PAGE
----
Kelly Rohrs, 212-819-4852, firstname.lastname@example.org, Edelman
Barbara Pruitt, 816-932-1288, email@example.com, Kauffman Foundation
Kauffman Foundation president lays out five strategies to boost entrepreneurship and create jobs
(KANSAS CITY, Mo.), Dec. 2, 2009 – Carl Schramm, president and CEO of the Ewing Marion Kauffman Foundation, has been invited by President Barack Obama to participate in the White House forum on jobs and economic growth on Thursday, December 3.
An economist, author and former entrepreneur, Schramm is one of the country's leading experts on entrepreneurship and the conditions necessary to drive economic recovery. He will join about 130 business leaders, economists and CEOs from across the United States to identify ways the government can stimulate job growth.
"With unemployment at 10.2 percent, Washington needs to create an environment where entrepreneurs and new companies can thrive and create the jobs that our country desperately needs. Young firms drive economic growth and will be the solution to economic recovery," Schramm said.
According to studies from the Kauffman Foundation, companies less than five years old have created all net new jobs in the United States since 1980. In 1997, young firms accounted for two-thirds of job creation. A recent Kauffman Foundation study, however, shows that, in 2008 and most of 2009, firm foundation declined.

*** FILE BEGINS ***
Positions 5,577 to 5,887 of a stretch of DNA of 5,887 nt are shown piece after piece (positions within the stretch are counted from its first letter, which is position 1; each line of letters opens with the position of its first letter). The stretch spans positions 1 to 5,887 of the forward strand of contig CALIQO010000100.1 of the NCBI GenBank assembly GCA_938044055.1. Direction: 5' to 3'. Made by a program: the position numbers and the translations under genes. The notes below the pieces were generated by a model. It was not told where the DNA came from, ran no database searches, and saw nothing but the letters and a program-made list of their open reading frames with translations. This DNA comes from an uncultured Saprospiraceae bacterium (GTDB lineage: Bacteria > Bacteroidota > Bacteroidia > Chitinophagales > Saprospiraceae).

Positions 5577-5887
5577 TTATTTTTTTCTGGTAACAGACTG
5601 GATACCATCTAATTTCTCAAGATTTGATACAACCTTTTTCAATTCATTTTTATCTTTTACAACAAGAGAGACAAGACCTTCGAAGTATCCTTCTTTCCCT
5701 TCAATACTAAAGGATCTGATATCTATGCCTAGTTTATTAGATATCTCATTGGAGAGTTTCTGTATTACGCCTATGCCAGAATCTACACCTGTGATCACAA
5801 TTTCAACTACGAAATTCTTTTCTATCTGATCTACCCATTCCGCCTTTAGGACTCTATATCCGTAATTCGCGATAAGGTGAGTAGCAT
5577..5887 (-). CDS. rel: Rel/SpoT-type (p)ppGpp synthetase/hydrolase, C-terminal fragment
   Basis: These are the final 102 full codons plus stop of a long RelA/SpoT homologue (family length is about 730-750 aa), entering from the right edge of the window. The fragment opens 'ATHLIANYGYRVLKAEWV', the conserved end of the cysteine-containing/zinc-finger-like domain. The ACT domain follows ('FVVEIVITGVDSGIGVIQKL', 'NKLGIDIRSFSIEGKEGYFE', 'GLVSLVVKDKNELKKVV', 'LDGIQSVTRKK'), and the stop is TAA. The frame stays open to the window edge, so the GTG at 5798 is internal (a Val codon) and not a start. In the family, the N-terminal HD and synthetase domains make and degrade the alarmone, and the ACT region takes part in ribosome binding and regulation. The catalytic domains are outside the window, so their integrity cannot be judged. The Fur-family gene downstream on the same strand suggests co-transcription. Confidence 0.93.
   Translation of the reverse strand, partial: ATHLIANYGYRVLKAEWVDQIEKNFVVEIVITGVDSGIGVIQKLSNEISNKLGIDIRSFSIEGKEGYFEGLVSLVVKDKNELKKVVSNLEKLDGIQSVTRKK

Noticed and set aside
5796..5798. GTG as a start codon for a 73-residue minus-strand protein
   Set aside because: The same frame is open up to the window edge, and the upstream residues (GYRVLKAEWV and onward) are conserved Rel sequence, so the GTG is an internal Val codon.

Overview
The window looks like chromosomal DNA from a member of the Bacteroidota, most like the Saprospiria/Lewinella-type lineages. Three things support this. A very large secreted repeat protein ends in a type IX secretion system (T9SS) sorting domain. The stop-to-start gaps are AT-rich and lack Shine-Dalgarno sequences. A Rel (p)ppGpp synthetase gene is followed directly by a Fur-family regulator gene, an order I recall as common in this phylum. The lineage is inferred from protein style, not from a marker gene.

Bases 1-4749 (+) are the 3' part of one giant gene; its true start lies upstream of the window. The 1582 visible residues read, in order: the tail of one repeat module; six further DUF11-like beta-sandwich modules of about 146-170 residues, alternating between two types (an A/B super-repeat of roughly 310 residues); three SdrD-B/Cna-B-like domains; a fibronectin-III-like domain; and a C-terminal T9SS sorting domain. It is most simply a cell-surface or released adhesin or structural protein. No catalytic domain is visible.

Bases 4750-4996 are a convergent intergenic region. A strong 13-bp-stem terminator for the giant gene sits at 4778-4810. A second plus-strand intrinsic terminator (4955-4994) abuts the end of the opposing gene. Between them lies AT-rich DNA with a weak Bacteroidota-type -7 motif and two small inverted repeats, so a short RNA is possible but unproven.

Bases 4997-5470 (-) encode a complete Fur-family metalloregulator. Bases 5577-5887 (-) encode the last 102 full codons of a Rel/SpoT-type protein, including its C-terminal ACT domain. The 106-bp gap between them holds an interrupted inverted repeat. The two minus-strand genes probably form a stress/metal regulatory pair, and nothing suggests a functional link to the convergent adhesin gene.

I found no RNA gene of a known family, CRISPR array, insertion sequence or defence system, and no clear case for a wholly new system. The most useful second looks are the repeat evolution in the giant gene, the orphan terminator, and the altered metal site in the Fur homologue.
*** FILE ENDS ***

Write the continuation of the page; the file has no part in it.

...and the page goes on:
Schramm recommends five strategies to boost entrepreneurship and job growth:
- Create a "Founders Visa" for immigrants who found new companies in the United States to keep their businesses—and the jobs they create—here.
- Offer a payroll tax holiday so that young companies can afford to hire and expand.
- Provide clarity about taxes and future regulations to avoid unintended and harmful consequences to entrepreneurs.
- Create entrepreneur fellowships for recently graduated Ph.D.s, giving them an opportunity to commercialize their research.
- Offer Sarbanes-Oxley exemptions to certain young companies so they can offer IPOs more quickly.
|The chart, above, demonstrates that in most years, without new and young companies, net job creation for the overall economy would be negative.|